Severe and Enduring.

The other day at the Media Action Group for Mental Health we were discussing exactly what is meant by that nebulous term, "stigma". It seemed to us that it is used as a catch-all phrase to describe a number of different things. It encapsulates problems of knowledge (ignorance), attitude (prejudice) and behaviour (discrimination). In trying to come up with our own definition of the term we began to talk about our own experiences of stigma - how it had impacted on our lives and how we had felt about this impact.
It soon became clear that stigma, as it is actually experienced, is both an internal and external problem. There are the external, societal problems, such as the ones highlighted above, but it is also how we deal with those issues that is at stake. The problem, then, of "internalised" stigma came  to the fore: the way in which some with experience of mental ill health can absorb the social and cultural negativity surrounding mental health conditions, and perhaps even begin to anticipate bad things happening, despite not yet actually experiencing those things.
In my own remembrances, I found it difficult to come up with concrete instances when I had actually been discriminated against. For me, the experience of stigma appeared to be as nebulous as its definition, and all I could really say was that, with a diagnosis of mental ill health, one feels one is treated somehow differently than those without any such diagnosis. I hope I have highlighted the many subtle ways this happens in this blog; how one can feel patronised or receive unwanted sympathy, or feel that simply one's opportunities in life have somehow been eroded.
For me, I suppose, having a diagnosis of mental ill health has meant falling into a lower social and economic position than I would have expected, given my apparent achievements. But, when I actually come to analyse this "feeling", it seems to be founded on little actual evidence. The fact that I have been very ill has meant that I have been unable to work, so it is perhaps self-evident that I would fall into a somewhat impecunious position, and I have not, as yet, actually tried very hard to find paid work. So am I just over-egging the pudding by saying that stigma has led to this position? Is it not just the case that I have been ill and, as many others, with physical, as well as mental, "disability", have found myself in this situation? So, is this again a case of "internal" stigma?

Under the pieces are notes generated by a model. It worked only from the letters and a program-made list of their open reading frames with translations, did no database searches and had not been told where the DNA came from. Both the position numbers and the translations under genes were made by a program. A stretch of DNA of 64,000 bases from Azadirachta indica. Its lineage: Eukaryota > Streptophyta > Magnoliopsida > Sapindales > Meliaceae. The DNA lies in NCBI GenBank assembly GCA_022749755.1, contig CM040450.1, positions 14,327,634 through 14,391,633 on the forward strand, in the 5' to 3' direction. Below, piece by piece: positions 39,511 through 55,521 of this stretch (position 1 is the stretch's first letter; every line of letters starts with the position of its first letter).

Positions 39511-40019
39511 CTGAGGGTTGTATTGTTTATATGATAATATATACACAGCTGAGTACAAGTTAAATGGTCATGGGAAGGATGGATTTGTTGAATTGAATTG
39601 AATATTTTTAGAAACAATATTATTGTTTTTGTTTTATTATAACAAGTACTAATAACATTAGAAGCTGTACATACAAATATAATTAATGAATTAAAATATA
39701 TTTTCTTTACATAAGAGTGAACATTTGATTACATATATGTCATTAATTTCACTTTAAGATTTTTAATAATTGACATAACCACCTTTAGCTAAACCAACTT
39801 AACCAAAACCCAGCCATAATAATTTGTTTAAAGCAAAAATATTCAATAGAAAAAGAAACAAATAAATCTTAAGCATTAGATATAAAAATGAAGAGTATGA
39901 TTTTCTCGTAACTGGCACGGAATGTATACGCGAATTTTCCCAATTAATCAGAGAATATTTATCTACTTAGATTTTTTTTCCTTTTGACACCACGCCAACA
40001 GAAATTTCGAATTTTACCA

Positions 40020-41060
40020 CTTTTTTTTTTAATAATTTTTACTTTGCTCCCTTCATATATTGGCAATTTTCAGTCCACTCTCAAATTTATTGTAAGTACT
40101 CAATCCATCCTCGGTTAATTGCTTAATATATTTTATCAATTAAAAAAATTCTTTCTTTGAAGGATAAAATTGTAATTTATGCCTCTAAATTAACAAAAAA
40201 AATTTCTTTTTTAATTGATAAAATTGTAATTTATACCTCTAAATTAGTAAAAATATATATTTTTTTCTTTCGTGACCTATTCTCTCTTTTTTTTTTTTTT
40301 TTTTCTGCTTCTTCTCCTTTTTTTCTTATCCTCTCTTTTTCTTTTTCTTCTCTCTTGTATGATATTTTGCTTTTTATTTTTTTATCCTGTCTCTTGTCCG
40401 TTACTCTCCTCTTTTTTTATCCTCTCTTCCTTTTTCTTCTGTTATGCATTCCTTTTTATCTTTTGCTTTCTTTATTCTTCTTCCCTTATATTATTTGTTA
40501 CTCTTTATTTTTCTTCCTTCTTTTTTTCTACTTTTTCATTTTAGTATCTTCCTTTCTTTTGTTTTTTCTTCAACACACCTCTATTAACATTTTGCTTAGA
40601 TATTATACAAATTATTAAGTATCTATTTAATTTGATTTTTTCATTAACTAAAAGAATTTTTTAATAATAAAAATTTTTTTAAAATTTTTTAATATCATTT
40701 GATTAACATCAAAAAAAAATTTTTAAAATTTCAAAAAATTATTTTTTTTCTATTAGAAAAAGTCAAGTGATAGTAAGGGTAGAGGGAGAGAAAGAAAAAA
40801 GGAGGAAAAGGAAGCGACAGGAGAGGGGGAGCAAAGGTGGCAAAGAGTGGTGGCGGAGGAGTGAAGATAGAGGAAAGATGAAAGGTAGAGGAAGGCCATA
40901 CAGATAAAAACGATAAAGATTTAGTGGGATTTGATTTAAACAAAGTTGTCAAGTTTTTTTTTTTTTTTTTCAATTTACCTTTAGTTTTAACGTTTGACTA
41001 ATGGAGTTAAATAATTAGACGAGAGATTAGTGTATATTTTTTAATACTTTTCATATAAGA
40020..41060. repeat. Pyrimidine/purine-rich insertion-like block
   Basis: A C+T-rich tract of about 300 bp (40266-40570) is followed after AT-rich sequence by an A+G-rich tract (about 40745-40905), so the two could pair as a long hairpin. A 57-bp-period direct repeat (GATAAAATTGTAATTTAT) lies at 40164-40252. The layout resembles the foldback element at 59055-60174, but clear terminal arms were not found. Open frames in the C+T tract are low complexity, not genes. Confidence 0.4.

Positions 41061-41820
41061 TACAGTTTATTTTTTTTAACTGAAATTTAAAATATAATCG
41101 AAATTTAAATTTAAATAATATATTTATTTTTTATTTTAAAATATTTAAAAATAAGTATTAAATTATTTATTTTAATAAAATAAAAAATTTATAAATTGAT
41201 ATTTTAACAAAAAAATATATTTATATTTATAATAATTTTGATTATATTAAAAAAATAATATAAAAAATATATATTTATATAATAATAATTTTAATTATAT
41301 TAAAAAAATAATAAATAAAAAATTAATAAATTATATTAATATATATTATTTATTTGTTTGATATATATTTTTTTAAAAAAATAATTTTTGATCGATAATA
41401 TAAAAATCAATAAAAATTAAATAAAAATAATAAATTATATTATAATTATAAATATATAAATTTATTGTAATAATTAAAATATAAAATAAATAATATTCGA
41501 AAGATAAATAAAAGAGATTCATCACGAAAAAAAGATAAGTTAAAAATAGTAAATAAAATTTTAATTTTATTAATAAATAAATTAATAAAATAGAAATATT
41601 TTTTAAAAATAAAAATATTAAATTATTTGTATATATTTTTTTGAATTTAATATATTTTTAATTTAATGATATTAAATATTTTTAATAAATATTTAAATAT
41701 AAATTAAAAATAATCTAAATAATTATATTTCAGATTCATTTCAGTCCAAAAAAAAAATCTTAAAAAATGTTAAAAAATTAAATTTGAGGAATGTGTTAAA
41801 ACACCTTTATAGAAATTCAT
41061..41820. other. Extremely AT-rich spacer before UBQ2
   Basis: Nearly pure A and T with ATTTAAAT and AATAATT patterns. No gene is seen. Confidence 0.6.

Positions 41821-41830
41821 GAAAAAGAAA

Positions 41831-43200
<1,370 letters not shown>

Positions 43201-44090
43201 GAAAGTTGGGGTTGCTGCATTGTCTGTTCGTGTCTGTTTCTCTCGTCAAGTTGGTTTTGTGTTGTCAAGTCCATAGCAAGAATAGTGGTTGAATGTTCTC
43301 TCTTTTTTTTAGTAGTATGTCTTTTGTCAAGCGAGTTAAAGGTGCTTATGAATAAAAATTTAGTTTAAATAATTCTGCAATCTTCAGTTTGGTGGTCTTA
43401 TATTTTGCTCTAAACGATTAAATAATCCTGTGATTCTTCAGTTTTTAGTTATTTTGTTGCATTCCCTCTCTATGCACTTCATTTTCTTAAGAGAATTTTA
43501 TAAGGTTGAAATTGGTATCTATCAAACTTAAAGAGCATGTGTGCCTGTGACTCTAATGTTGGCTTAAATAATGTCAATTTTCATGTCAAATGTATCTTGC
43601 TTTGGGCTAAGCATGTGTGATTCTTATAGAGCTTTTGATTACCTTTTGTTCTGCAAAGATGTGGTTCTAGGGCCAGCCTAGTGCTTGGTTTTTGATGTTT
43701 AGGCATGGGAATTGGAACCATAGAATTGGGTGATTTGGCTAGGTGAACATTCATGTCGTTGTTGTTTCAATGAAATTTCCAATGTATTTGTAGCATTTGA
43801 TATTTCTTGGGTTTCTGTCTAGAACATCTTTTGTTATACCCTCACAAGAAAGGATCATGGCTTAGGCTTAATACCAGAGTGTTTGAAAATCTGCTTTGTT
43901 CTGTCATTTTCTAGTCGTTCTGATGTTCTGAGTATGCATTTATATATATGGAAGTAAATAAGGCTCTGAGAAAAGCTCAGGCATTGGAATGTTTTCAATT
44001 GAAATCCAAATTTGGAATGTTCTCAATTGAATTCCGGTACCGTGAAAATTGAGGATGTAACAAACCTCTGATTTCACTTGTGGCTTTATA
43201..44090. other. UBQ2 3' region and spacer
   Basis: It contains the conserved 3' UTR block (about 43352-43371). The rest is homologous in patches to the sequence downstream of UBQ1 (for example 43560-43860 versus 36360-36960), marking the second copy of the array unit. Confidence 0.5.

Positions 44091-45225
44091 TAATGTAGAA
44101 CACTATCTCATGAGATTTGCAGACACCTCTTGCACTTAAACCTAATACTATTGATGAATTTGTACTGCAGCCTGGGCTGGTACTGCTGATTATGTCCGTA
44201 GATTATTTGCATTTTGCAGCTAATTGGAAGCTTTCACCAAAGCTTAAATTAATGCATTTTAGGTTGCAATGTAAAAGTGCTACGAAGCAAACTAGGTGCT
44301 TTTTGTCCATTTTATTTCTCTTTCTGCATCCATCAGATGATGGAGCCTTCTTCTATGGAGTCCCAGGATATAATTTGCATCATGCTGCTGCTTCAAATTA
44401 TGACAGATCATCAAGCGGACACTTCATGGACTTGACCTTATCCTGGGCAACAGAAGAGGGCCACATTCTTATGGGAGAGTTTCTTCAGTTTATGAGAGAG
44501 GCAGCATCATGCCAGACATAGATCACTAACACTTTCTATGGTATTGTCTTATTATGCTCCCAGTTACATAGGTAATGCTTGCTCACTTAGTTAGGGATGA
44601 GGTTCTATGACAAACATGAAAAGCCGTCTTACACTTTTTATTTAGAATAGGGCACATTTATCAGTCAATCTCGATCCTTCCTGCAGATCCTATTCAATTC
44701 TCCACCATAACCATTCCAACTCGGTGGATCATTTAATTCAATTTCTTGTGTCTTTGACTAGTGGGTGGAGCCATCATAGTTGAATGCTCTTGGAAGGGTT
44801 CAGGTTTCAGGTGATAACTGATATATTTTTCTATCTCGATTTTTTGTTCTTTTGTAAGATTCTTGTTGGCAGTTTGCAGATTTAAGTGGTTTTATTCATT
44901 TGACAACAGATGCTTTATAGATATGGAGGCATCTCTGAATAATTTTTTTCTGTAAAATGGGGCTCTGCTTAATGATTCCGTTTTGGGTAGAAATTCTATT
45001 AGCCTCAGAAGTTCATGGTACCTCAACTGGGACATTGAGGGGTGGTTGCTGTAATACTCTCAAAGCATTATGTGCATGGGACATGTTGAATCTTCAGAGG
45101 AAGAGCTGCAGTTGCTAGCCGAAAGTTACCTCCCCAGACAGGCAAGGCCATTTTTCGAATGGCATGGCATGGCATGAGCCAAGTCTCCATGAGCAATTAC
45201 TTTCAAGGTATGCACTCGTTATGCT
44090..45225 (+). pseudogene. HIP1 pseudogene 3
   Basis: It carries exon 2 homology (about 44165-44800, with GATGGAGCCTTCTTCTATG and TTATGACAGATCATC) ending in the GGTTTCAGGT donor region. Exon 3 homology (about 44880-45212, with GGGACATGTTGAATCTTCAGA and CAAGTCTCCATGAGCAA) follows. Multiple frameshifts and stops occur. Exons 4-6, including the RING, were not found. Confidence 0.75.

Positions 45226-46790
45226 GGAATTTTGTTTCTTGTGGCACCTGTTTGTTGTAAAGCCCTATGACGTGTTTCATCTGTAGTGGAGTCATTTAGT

I  know that there is a lot of negativity attached to the schizophrenia label, and more and more, I find it hard to relate to that particular moniker. Those closest to me, particularly family members, also seem to have difficulty in equating me with my diagnosis. I suppose I am not what one would expect "a schizophrenic" to be. To me, this just shows the amount of misunderstanding that surrounds that term, and the images of either extreme, chronic illness, or violence, that it evokes. So, what also came out in our discussion was that "stigma" is attached to the terms for illness themselves, and often, as it is with other "labels", the language hides the fact that there is a thinking, feeling human being behind it. Other terms, like "psychosis", and my particular favourite, "severe and enduring" mental illness, would seem to be loaded with negative meaning. Do we, then, try to change these terms? Or would stigma simply follow any new term around?
These are not easy questions to answer, but when I was told that I was being given a diagnosis of schizophrenia, and that I was to be referred to a group for those with "severe and enduring" mental ill health, I got a sinking feeling. Perhaps my illness had meant that I had been a little oblivious to my new social and economic position, and the mention of such terms, which have so many derogatory connotations, brought home to me the fact that my life was going to be different from then on. It is how we deal with this difference that seems to matter, and I hope I'm making a good fist of things. As for terms like "severe and enduring", it appears to be the case that they just don't sound good to any ear, either to that of those with such conditions or to those without.